No matter how hard Facebook tries, its Instagram Stories and Messenger Days can’t seem to dethrone the original Snapchat app in the US. But in emerging markets, Facebook still has an opportunity to become leader.
Ever since Snapchat rejected Facebook’s $3 billion buyout offer in 2013, Mark Zuckerberg’s social network has been creating imitations to fight the app’s success. The latest copycat attempt is a standalone app launched in Brazil on Nov. 8 called Flash, which allows people to send ephemeral text and video messages. The app will let you “add fun face masks, draw and send disappearing messages,” Snapchat’s signature features.
Flash could give Snapchat a run for its money in emerging markets, where users are strapped for data and storage space. The app takes up less than 25 megabytes as opposed to Snapchat, which consumes over 70 MB. It also comes with data saving features like loading media only after a user prompts interest in viewing it, caching media over Wifi when possible, and allowing for an offline mode where “Flashes” will be sent after connectivity is regained. Users will also be able to post through the app even when the internet is patchy or limited.
“We specifically built Flash to bring a great experience to Android users regardless of their data connection or phone mode,” a Facebook spokesperson told Quartz. Since iPhones aren’t popular in price-sensitive markets beyond the west, debuting on Android—the operating service running the vast majority of the world’s smartphones—was a calculated choice. To gain users who don’t switch out handsets frequently, the app supports most Android devices released in the last four years. An iOS release has not yet been announced.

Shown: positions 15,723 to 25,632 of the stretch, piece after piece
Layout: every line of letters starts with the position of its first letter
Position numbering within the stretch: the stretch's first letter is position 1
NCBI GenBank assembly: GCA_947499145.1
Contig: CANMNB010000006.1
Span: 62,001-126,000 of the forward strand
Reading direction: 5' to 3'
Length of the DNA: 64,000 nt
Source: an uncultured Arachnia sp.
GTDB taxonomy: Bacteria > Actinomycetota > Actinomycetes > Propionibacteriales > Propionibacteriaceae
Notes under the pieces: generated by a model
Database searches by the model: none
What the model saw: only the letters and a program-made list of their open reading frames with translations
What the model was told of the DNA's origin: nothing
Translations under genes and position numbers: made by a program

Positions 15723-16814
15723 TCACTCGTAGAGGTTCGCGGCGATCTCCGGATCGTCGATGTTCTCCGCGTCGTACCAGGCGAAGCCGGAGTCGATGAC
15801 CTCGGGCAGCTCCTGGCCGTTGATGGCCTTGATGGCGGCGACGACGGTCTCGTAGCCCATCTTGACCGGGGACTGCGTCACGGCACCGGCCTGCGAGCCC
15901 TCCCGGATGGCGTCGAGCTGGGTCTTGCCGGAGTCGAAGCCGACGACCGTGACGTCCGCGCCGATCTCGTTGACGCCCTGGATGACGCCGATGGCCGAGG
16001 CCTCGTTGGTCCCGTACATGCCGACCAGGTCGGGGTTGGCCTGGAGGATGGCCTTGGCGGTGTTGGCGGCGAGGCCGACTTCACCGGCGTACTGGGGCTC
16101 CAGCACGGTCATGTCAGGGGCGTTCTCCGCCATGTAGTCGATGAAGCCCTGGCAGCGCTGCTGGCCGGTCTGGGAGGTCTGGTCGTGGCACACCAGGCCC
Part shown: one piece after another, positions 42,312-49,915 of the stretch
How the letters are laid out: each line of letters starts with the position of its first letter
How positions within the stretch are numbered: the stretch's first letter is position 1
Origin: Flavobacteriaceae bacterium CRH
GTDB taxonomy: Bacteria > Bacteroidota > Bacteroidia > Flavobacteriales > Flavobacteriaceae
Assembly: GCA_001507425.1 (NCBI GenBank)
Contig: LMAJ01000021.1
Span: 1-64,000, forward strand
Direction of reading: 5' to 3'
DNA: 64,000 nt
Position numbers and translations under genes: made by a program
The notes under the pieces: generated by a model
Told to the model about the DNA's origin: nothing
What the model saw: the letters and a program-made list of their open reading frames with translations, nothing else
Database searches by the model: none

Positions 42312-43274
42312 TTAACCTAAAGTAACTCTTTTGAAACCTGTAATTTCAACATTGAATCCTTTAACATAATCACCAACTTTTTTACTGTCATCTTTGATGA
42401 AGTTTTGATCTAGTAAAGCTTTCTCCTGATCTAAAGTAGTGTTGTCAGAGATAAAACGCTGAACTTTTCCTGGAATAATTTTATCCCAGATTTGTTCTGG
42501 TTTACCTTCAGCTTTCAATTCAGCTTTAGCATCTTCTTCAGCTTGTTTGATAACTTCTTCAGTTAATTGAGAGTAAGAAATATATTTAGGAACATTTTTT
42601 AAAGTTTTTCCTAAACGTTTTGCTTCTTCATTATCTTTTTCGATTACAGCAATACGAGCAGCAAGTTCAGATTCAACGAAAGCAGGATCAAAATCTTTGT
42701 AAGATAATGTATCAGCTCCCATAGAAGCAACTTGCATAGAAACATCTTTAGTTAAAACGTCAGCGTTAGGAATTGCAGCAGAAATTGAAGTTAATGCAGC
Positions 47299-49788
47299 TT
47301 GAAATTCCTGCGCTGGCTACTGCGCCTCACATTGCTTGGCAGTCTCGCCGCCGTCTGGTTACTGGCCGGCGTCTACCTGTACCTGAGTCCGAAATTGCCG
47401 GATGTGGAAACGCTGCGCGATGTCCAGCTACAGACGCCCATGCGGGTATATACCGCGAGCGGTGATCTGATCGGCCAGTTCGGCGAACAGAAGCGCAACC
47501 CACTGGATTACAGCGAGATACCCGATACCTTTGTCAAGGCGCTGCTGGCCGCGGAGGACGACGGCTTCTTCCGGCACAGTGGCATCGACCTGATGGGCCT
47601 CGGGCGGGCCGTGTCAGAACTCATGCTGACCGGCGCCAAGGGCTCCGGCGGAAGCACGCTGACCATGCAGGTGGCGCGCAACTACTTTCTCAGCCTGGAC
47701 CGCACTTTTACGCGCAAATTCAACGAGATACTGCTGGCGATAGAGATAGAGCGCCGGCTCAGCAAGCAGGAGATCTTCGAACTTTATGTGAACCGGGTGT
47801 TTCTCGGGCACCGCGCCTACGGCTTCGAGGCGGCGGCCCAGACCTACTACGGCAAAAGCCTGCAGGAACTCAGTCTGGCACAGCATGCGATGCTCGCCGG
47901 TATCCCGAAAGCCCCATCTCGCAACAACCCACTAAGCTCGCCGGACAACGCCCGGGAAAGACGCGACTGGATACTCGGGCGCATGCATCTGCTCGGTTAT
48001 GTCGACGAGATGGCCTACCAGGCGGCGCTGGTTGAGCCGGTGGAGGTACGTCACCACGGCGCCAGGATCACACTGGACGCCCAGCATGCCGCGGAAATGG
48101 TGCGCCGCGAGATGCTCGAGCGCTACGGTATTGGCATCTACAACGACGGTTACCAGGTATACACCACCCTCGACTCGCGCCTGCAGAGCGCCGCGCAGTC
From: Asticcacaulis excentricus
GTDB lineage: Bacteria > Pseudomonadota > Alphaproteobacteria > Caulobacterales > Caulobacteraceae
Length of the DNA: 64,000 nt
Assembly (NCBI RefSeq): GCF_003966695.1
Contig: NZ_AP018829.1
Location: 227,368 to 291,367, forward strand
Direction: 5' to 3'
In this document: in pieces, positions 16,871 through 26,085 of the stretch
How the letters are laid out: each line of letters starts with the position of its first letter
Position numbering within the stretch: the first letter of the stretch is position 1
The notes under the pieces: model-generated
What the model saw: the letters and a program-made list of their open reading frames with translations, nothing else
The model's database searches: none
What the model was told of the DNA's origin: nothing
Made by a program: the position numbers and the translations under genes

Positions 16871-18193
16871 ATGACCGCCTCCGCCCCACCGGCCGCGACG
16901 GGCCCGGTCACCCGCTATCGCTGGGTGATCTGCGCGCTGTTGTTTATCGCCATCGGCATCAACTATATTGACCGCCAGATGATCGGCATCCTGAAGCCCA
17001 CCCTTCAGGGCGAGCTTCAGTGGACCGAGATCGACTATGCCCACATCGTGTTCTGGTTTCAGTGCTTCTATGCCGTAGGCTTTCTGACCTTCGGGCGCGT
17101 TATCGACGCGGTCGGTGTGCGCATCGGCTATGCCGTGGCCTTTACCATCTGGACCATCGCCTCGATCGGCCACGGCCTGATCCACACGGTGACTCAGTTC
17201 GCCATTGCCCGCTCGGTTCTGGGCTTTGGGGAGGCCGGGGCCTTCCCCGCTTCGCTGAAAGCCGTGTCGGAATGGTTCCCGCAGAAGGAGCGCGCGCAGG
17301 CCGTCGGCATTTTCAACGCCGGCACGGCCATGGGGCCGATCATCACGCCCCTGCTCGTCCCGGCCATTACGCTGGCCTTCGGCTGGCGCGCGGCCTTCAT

Launching in Brazil first could help the app gain traction by piggybacking on the success of Facebook and WhatsApp in the country. The latter, which Facebook bought in 2014, is king among the messaging apps, with over 100 million users in Brazil.he Menlo Park giant is instead looking to make a mark in places like Brazil, where only 9% of the population uses Snapchat.Flash will roll out to other markets following the test in Brazil.
Facebook has a long history of going after Snapchat, which boasts 150 million active daily users. Here are some highlights:
- 2012: Facebook released Poke, only to pull it back over a year later.
- 2013: Facebook attempted to buy the real deal. Snapchat says no thanks, which looks like a very smart move.
- 2014: The now-shuttered Slingshot app was based on the same ephemeral technology but users could only unlock their friends’ messages once they sent one back.
- Aug. 2016: Facebook launched Instagram Stories, a blantant rip off of Snapchat’s stories feature. (At least, it gave credit.)
- Sept. 2016: Stories for Messenger is introduced. And since these messages last 24 hours, the feature was dubbed Messenger Day.
- Oct. 2016: Facebook made a failed bid to acquire Snapchat’s Asian doppelgänger, Snow, owned by the creators of popular messaging app Line.
- Nov. 2016: WhatsApp got its own photo and doodles feature with a 24-hour limit called “Status.”